12 January, 2016

A purpose = better people

A purpose = better people

Photo Credit: Alasdair Massie

Now for many of you, this might be a difficult article to read – because it talks about the All Blacks. But I encourage you to see it through to the end, because I truly believe that even all my readers from Australia, England and South Africa could take something away from this blog. It starts with the All Blacks losing to Australia in the 2003 World Cup Semi Finals, which England eventually won and then the All Blacks losing to South Africa in 2004 – so it isn’t all about All Black domination!

OK, so if I haven’t lost you already, then well done for sticking through the intro, you are clearly here to learn, so lets get into it!

When I work with any organisation, one of the first items on my agenda is to understand their purpose. If they don’t have a purpose, then I help them to define it.

The Hole

The current era of All Blacks domination started in a hole, a deep hole, in 2003. They lost to Australia in the Semi Finals of the World Cup, 22-10, despite going into the tournament as favourites. Then in 2004 lost to South Africa with a dangerous alcoholic aftermath that bought to the surface the toxic culture and poor leadership principles being employed. Something had to change.

Under Graham Henry and following a three-day meeting in the NZRU headquarters in Wellington, a conversation began about how to fix the issues. And so began the organisational change required to bring the All Blacks into the Professional era.

I use a similar thought process with sport; no longer are we able to operate on the basis of our amateur status. If we want to survive and be a successful club or organisation, surrounded by people acting professionally, then we have to act as such.

The Purpose

The All Blacks have six words that define their thought process through this organisational change: 

Better people, make better All Blacks.

If you concentrate on your people, then your performance in the arena where it matters most will be enhanced. But before you can concentrate on your people within your organisation, you first need to understand WHY it is that your organisation exists.

Humans want to find purpose in their lives. Finding a purpose, when considering Maslow’s Hierarchy of Needs, helps people move through the stages of belonging, esteem and eventually achieving self-actualization. Professor Roseabeth Kanter from Harvard Business School has defined motivation being made up of three ‘M’s with meaning being one. Whilst Daniel Pink, author of Drive says that ‘Carrots and Sticks are so last century, we need to upgrade to autonomy, mastery and purpose.’ Where people are not emotionally attached to a purpose in their work or volunteer lives then their motivation to achieve is going to be reduced.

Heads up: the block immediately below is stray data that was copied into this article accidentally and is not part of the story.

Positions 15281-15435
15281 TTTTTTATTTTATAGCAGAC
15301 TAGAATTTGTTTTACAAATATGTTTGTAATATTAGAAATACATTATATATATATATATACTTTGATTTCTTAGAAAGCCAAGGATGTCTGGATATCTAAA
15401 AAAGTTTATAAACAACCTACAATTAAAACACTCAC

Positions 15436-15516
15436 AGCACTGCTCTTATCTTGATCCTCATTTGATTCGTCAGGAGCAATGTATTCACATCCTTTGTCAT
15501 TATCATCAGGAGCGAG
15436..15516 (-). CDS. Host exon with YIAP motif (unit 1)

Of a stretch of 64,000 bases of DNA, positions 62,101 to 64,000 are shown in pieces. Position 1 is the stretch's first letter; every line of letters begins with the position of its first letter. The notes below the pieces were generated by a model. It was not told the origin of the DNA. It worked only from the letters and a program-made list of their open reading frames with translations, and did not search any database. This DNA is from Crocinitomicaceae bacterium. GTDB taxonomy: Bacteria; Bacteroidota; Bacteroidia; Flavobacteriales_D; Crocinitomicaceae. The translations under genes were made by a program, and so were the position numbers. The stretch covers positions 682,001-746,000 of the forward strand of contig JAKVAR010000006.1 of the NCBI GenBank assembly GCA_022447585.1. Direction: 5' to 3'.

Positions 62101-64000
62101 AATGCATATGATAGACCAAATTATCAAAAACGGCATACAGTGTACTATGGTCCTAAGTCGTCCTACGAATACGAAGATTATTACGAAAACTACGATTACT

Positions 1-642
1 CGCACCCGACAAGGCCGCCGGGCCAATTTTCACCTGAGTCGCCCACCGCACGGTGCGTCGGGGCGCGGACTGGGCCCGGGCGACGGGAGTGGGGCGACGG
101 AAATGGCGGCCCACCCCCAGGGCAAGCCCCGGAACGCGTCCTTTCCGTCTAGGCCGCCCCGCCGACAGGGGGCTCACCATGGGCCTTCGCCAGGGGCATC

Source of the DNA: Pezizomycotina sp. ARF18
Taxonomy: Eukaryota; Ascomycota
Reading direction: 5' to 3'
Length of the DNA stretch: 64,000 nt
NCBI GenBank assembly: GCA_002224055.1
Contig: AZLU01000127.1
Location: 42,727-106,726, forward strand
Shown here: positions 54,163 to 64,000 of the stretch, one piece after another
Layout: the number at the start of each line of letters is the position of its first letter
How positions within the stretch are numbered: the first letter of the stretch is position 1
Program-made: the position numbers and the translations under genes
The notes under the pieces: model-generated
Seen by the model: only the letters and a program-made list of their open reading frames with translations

The organisational leadership must develop a purpose that it truly believes in and regularly reinforces in order to motivate its employees and volunteers to work hard and transform the environment and culture.

This is what the All Blacks did. So whilst the NZ Rugby Union has a high level purpose ‘to lead, grow, support and promote New Zealand’s game.’ The All Black’s set about creating their own purpose driven, high performance environment that focused on ‘leaving the jersey in a better place’. This purpose went deep into understanding the legacy of the All Blacks as a team and the Maori warrior culture.

The current era of players truly understand that they are the current custodians of this legacy and that one day they would pass the ball onto the next leaders. In order to fulfill this there is a strong ‘no dickheads’ philosophy built on a foundation of humility - with the senior players carrying out the most basic of tasks, literally sweeping the sheds at the end of play.


A purpose provides a strong motivator for people to become involved and rally around a cause, whilst helping to create a team environment working towards success. This is why I make sure my clients work out their purpose, because it is a precursor to success.

Many organisations have a vision statement but do they know the WHY? What does it actually mean and how are you going to then deliver the WHY?

Without this understanding that begins at the WHY, then your staff and volunteers will struggle to be emotionally connected to the purpose. They may continue to turn up and deliver the HOW, but will not be motivated, as there is no meaning to that HOW.

My purpose is to ‘create strategic high performance sporting environments, through innovation.’ I do this by being a teacher and leader in the sports industry, not afraid to challenge the status quo and always asking WHY. Always seeking out better ways for my clients to reach efficient performance on and off the field.

What is your purpose? 

Feel free to get in touch with me to discuss or leave some comments below.

© 2018 Paul Mead

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